According to the post, Why It’s Time to Kick Your Green Initiatives Up a Notch, “results of the second-annual Sustainability & Innovation Survey of global corporate leaders by MIT’s Sloan Management Review and Boston Consulting Group suggest that green practices are taking firm root in the business world. Nearly 60 percent of the 3,000 businesses surveyed said they are increasing their investment in sustainability. Perhaps the most interesting revelation is why they’re doing it. About half of businesses surveyed said the biggest reason was brand reputation and conveying a green image to customers.”
Unfortunately, however, “the survey results notes that small companies are lagging behind their larger competitors when it comes to sustainability: Only 9 percent of companies surveyed with fewer than 1,000 employees were classified as “embracers” of sustainable business practices, compared to 34 percent of companies with more than 10,000 employees.”
As is noted in the post, 12 Step Guide to Green Your Small Business, small business owners falsely subscribe to misconceptions of business sustainability as hard, resource intense, exclusive to larger organizations and confusing. On the contrary, integrating sustainability concepts into core business functions makes companies more nimble in this fast-changing world. It makes brands more attractive to consumers and retailers, and its management more respected by employees and the financial markets. In short, the drivers for improved business sustainability equate to improved performance. All of which small businesses are inherently designed to benefit.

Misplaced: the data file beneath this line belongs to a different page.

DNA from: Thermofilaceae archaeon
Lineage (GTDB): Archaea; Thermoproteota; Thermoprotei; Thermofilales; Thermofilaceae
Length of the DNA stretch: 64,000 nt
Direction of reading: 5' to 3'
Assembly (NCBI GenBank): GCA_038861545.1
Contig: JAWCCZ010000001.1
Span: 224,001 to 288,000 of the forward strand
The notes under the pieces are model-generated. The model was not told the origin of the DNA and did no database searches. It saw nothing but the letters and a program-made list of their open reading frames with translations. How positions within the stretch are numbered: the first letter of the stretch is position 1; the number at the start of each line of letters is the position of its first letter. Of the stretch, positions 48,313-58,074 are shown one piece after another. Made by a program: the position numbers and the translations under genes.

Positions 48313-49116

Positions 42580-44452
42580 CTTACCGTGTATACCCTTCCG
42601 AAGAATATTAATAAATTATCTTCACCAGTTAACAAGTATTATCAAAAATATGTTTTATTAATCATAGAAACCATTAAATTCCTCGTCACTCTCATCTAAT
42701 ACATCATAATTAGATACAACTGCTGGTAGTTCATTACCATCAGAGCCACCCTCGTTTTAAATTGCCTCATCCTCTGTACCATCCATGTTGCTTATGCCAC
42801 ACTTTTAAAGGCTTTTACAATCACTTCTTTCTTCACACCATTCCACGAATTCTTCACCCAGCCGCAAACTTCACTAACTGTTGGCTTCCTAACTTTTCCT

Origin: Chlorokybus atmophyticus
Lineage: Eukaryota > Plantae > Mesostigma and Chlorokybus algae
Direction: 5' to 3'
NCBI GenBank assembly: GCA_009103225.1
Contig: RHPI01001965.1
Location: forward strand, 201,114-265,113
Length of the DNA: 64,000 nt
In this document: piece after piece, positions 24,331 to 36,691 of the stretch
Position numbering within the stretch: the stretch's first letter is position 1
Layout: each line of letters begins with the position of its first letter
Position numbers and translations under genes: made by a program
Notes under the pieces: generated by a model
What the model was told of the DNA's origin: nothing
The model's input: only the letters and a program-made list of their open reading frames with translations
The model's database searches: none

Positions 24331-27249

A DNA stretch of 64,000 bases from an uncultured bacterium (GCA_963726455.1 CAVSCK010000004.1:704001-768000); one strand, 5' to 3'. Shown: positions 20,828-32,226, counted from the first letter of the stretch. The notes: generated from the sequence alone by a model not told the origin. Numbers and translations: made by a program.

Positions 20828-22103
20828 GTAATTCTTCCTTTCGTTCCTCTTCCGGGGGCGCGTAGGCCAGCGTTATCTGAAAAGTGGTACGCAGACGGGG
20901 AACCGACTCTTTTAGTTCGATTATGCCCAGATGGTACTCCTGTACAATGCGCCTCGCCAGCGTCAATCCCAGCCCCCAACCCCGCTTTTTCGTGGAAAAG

Taking a small businesses green initiatives up a notch can be as easy as selecting an area of the business, a department, a business unit, or some select test area to start a business sustainability strategy and test the waters.
• Establish a baseline for benchmarking efforts.
• Create a policy addressing the areas of focus.
• Use benchmarked information to identify areas of improvement.
• Implement behavior and usage modifications.
• Measure and monitor your progress.
• Communicate your success, areas for improvement, and action steps.
• Apply your success and learning’s to other areas of the business.
Areas to consider: energy, water, transportation, and procurement/ supplier relationships.
Simply put, the close proximity of small business to its stakeholders offers numerous opportunities to increase sales, build new revenue streams, and create brand loyalty. Sustainable business strategies of waste reduction, energy efficiency, and other operational efficiency measures reduce costs and enable competitiveness. It’s time for small business to get turn up the green volume.
Article by Julie Urlaub, Taiga Company; appearing courtesy 3BL Media.